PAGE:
The Holy Father as head of Vatican-City state, meets with the heads of state often. The Holy Father also gave a fraternal correction to Obama, giving him Caritas et veritate, and a copy of Humane Vitae as well. That is to say the Holy Father wasn't civil, he taught the Truth of the Faith, while Obama hasn't listened to Him, He presented the Truth in charity and clarity. He also met with Nancy Pelosi and didn't give her an opportunity for a photo. He did not make it appear as if he was supporting her position. Whether you like it or not, the reality wil be that you are by default supporting Obama by him being there.

7/2. Seeing as if the dinner isn't a reward...I agree...

I agree with you that the dinner is not a reward and shouldn't be seen in that light (it wil be anyway). An invitation was not extended to Bill Clinton because of his moral stance on abortion.  By an earlier Cardinal Archbishop of New York. Seeing as the dinner has declined invitations to people before, perhaps now is a good time to try again.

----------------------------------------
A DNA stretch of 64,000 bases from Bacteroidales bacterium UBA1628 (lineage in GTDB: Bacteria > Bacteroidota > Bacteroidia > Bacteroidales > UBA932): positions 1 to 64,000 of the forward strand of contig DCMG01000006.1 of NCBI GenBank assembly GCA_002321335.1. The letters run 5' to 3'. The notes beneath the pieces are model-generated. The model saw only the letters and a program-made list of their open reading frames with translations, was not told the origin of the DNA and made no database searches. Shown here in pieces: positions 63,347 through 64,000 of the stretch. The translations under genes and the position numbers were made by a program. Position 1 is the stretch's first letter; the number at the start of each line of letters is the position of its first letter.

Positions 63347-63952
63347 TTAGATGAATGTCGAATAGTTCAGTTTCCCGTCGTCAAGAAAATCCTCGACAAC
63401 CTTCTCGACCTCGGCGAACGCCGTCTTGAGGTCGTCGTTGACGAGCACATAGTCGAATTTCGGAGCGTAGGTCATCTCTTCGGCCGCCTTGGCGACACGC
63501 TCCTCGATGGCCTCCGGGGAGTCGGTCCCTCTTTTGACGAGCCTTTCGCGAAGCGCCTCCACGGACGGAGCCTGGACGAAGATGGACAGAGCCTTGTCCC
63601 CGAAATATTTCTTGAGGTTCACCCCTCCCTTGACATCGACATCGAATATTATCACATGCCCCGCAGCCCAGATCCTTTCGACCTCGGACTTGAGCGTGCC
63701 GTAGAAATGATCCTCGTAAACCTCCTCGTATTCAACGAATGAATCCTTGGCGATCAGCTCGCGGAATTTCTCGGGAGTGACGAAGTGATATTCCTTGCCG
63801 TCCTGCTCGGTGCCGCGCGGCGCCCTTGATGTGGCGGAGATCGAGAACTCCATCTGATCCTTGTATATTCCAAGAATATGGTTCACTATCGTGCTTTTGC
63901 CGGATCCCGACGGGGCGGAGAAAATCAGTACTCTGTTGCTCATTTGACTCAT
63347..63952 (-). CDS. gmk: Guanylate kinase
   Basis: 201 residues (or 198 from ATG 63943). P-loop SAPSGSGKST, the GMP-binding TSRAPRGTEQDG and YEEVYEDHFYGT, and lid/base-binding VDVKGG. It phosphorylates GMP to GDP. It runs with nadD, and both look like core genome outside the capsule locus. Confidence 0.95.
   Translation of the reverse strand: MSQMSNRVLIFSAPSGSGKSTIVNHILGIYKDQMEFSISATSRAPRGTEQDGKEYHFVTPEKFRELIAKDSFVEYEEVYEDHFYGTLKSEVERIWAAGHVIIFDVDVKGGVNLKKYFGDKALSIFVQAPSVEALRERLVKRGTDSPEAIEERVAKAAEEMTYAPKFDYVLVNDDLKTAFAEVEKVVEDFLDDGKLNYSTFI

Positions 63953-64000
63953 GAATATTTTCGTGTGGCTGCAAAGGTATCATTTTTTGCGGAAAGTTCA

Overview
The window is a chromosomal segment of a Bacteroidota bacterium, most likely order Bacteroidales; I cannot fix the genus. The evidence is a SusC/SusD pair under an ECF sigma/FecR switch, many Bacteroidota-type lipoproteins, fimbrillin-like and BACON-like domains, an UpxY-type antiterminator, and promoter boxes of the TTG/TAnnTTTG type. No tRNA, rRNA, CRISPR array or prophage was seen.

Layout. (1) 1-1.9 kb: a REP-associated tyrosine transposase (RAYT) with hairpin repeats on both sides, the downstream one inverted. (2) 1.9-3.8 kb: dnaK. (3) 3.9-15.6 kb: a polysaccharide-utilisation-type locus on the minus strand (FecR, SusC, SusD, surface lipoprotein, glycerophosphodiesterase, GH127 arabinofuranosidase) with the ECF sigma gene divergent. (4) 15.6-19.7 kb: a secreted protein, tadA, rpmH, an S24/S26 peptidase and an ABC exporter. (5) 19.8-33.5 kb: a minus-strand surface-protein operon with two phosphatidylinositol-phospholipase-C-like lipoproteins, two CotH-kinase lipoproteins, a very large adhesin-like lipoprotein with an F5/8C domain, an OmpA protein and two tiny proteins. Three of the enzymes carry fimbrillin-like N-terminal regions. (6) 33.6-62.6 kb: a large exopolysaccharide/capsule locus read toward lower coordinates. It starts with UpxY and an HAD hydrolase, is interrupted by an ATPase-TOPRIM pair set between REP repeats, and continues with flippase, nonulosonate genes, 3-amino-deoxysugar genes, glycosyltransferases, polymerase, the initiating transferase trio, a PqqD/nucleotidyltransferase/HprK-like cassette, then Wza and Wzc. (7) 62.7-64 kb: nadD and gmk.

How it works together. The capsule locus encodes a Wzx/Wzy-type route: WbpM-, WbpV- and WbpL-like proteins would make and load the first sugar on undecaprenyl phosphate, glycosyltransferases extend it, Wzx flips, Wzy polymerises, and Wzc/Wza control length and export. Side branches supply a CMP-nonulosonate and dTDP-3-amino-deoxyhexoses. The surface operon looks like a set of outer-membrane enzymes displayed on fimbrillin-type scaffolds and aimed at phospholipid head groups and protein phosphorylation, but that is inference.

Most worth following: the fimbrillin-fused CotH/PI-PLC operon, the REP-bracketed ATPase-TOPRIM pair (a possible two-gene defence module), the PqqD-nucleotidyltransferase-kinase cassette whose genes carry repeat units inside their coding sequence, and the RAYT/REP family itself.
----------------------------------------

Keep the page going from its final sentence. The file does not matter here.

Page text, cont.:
I will of course pray for you, Your Eminence as well as for our Bishops in this fight. I know this was not an easy decision to make, and while I do disagree with it, and understand your reasoning...It just seems to be a repetitive cycle of things that we have tried and have failed. There comes a time where all of us (I include myself) need to stand up for what is right, regardless of whether it hurts peoples feelings or doesn't seem "nice."  The Gospel of nice and good intentions has been tried before, the definition of insanity is trying the same thing over again, and expecting different results. 

Our Lady Queen of martyrs: Pray for us. 


  1. Very well thought out and presented, Joe. I agree with you. Not only was Clinton uninvited, but neither was John Kerry in 2004. That's only 8 years ago, and the circumstances could be considered mild as compared to today (I'm not saying that abortion is a "mild" issue - I'm just saying that this year, the stakes are even higher).

    Along with you, I respectfully disagree with the Cardinal.

  2. Thank you! This really just came a whim after reading the Cardinal's blog on this. The attacks 8 years ago were no where near as vicious as they are today. I think there's nice guy disease in the ADNY. And to think the Ad Lamina visits were this year...I guess the BXVI infusion wore off?